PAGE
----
- Planes have a designated space to hold 1 collapsible wheelchair.
- Mobility devices can also be stored overhead or under your seat.
- Non-collapsible wheelchairs, scooters or other battery-powered wheelchairs can be checked at the ticket counter or departure gate.
The doors to the wheelchair storage area are 25in high x 40in wide (63cm x 101cm), with some smaller at 25in x 38in. If your wheelchair is larger than this, contact Reservations.
Removal and dangerous goods packaging procedures apply to:
- Batteries not labeled by their manufacturer as 'non-spillable'
- Wheelchairs that can’t be loaded, stowed, secured and unloaded in an upright position at all times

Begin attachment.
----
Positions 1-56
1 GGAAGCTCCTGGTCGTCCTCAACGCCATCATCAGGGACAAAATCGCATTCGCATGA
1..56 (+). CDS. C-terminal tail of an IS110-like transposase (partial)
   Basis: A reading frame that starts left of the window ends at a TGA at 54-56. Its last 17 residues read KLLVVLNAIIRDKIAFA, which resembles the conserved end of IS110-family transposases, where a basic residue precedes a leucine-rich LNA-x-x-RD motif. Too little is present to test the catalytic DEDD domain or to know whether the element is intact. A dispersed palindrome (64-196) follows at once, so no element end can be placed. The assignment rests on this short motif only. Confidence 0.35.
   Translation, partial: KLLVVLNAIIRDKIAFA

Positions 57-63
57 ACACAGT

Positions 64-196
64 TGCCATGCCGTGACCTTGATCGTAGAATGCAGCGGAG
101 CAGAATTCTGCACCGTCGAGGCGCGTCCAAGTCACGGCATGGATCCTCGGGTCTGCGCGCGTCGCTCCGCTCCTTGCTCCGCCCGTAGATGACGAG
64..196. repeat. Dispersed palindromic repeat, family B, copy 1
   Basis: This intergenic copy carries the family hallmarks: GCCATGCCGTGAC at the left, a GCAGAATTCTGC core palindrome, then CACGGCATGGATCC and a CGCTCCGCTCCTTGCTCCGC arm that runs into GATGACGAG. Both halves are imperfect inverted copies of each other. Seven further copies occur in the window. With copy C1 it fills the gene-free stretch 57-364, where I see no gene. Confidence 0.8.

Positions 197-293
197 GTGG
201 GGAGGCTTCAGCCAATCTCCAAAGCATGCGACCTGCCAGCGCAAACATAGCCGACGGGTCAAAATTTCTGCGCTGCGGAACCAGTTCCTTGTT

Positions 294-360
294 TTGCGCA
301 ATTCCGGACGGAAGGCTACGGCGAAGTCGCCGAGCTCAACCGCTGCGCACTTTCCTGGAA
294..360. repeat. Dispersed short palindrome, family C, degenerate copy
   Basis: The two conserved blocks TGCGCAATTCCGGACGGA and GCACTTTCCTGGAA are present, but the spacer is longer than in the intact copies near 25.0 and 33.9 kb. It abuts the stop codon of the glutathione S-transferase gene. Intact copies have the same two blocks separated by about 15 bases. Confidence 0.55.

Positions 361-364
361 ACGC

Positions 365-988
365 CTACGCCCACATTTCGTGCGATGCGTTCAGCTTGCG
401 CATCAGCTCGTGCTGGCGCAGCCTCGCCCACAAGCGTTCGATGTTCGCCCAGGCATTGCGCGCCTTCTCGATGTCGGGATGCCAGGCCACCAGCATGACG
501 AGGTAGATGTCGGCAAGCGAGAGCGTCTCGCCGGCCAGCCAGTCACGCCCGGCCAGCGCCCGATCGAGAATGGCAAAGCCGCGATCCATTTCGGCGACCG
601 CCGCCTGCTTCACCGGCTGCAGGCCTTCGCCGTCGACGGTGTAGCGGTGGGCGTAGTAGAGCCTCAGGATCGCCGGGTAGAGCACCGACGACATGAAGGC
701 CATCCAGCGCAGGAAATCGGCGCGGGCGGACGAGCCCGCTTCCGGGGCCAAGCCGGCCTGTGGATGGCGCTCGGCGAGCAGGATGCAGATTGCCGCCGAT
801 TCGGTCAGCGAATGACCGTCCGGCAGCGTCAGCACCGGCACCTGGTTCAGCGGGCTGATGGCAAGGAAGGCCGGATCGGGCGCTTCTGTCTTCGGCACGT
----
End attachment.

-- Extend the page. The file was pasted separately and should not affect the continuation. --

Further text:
- Lithium-ion batteries
Requirements for traveling with a portable oxygen concentrator
Before you board, check in at the gate so an agent can:
- Confirm that your POC is approved for use in flight
- Test that you can operate the POC and respond to its alarm
- Explain the phases of the flight when the POC will be operable
- Check your supply of fully charged batteries to power the POC no less than 150% for the duration of the flight and ground connection time (including unanticipated delays)
- POC must fit underneath the seat in front of you during taxi, takeoff and landing
- Some seats may be unavailable due to limited under-seat space
- You can't sit in an emergency exit, bulkhead or any seat that blocks another passenger's aisle access if you have a POC in flight
- You may use your POC while away from your seat only when the "fasten seatbelt" sign is off
- POCs must be free of oil, grease or other petroleum products, in good condition and free from damage or other signs of excessive wear or abuse